Fear and loathing in the age of quarantine
Life during Covid is introverted and boring. So am I, for that matter. But even I need to get the hell out of Dodge once or twice a year or I start to go bonkers. Unfortunately, 2020 made that quite difficult. While I whiled away the shutdown for most of last year, I quietly prayed for an escape.
So when I spoke to my sister in late November and out of the blue she asked, “When are you coming up for Christmas?” I thought for a moment and replied, “Yes.”
She lives on Vashon, a hippie island north of Tacoma, Washington. It’s 800 miles away.
Because she’s preggers and nursing a 17-month-old rug rat, she set very strict rules for my visit. She required me to quarantine for two weeks prior to leaving and to get Covid tested four days before leaving. My truck is old so I needed to rent a car for the journey—she ordered me to spray disinfectant in the rental and air it out before getting in. Furthermore, she forbade from riding in someone else’s car to pick it up, from using public bathrooms on the drive north and from entering any buildings whatsoever—other than my house—for the duration of quarantine.
I’m not high maintenance; I’m Gen X. My idea of vacation under the best of circumstances is dressing in Mad Max costumery and parading around the Painted Desert with my friends Ghost Line and Yeti in dune buggies in the blistering sun for a week at a time.
So my only real concern was, could I drive 800 miles without going No. 2? And if not, what would I do?
Because there’s a way. There’s ALWAYS, usually, a lot of the time, a way. After all, I survived my childhood.
So, I did due diligence. Starting on Dec. 9 I went into quarantine, in anticipation of leaving on Dec. 23. It wasn’t difficult; like I said, I’m an introvert. Besides, frightening stories of spiking Covid cases filled the news. Winter might kill us all. What more motivation could I have to stay safe? Yes, I missed going to Retrograde Coffee Roasters and then walking Sebastopol’s back alleys in the mornings. Instead, I made my own drip coffee and took walks down the local back country roads. I also ate a whole lot of home-cooked food, worked on my ETSY store and read a lot for two weeks. If nothing else, I saved money.
The day before I was scheduled to leave, I borrowed my neighbor’s electric bike and rode the 12 miles to Enterprise Rent-A-Car in 40 minutes without pedaling once. Then I fumigated my new Nissan pickup truck, aired it out, drove it home, placed two gravel-filled sandbags in the bed and loaded it with a folding shovel, tire chains, a case of water and a zero-degree sleeping bag. Because one never knows what weather Southern Oregon will present this time of year. I then loaded my clothing, books and food, and went to bed at 9pm.
I hit the road at 4:45am, after saying goodbye to my cat. I was very un-stressed—I relished the opportunity to get away, anywhere, for any amount of time. Is 800 miles a long drive if a person has absolutely nothing better to do and also gets to see their delightful little sister and her sweet family? I think not.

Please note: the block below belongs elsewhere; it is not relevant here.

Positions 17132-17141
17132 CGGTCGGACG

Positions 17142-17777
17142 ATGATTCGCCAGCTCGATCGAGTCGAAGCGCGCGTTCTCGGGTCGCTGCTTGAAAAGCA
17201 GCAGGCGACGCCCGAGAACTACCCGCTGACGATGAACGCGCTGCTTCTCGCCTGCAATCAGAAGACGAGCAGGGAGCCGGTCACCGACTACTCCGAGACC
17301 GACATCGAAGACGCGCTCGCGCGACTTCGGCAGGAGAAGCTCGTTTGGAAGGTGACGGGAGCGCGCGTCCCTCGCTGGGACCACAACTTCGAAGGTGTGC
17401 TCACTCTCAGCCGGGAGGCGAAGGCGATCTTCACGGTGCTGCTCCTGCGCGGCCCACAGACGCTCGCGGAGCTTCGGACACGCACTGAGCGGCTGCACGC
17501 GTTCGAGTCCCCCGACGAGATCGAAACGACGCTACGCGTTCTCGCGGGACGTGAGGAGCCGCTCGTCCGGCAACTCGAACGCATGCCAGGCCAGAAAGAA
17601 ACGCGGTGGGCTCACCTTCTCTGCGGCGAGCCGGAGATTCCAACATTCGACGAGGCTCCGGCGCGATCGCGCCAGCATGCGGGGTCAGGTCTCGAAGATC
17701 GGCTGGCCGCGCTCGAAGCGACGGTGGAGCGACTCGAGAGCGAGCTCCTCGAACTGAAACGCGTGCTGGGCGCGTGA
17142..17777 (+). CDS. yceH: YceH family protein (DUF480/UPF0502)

The first couple of hours were blissful. I made good time in the predawn darkness, driving Route 116 to Route 37 to Interstate 80 to Interstate 505.
Dawn loomed as I drove north up I-5. The Central Valley is, in many ways, a blank space. It lacks visual appeal. The small farm towns are quietly forgettable, as is the straight-line interstate. But I can, and do, find beauty in most things. Barns, old sheds, feral cats in roadside fields, rice paddies—all were a breath of fresh air.
Mount Shasta appeared in the distance, white-capped and majestic. The mountains north of Redding brought welcome relief to the monotonous driving. Up I drove, crossing Lake Shasta and passing the tiny river town of Dunsmuir.
Mount Shasta loomed ever larger. There is a much smaller, cone-shaped mountain next to it, along I-5. It’s called Black Butte, and it reaches a paltry height of 6,325 feet, in comparison to Mount Shasta’s own 14,820-foot peak. My sister tells me that for many years she mistook Black Butte for Mount Shasta, quietly wondering what all the fuss was about. Knowing her story, I, too, quietly pondered the volcano-shaped dirt pile as I drove by it.
Passing the tiny town of Weed, north of both mountains, I was reminded of a young man I met 20 years ago. He drove from Los Angeles to Weed on a moped, taking Route 1 as far as possible. Turned out we were both signed up for the same week-long primitive skills class at Headwaters Outdoor School on the outskirts of town. He wanted to learn some survival skills before he hit Southern Oregon to hunt for Sasquatch. While his name is now lost in the dustbin of history, I remember that, sadly, he didn’t encounter any cryptids in remote Oregon.
I didn’t believe in Sasquatch back when I met the Sasquatch Hunter from L.A. My conversion happened quite recently, after I read a book about cryptids and stumbled upon the only rational explanation for countless Bigfoot sightings coupled with a total lack of any physical evidence besides possible footprints: they are interdimensional beings. Yes, I believe in wearing masks AND in Bigfoot. Chew on that, America.
My favorite stretch of I-5 is the high-desert range surrounding Yreka. There is something about that stretch that makes me very happy. The golden fields stretch off through rolling hills to the forested horizon, filling me with a sense of freedom. I can only think of potential as I traverse that length of highway. Beauty stretches from horizon to horizon. Then, Oregon.
My afternoon sojourn up I-5 past Ashland solidified my newfound belief in Sasquatch. The dense green forests pressed against the highway from each side. It’s only fitting that hairy monsters should inhabit woods this cold, this deep, this impenetrable, I mused. On a less oppressive note, there was no weather to speak of, and my paranoid snow preparations—chains, water, shovel, etc.—proved unnecessary.
During this whole time I ate modestly—a hard boiled egg, some cheese, some chocolate. My decision to ration water to one hefty sip every half hour proved an intelligent way to stay hydrated while avoiding the need to pee. But eventually I had to pull over at a rest stop, where I relieved myself in an olive orchard far from the madding parking lot.
The rest of the drive north was pleasantly forgettable. Portland traffic was heavy and slowed me down. I eventually hit up another rest stop, where I peed in a quiet patch of forest.
No. 2 never happened; whether through sheer willpower, coincidence or some kind of generational Gen-X magic, I’ll never know.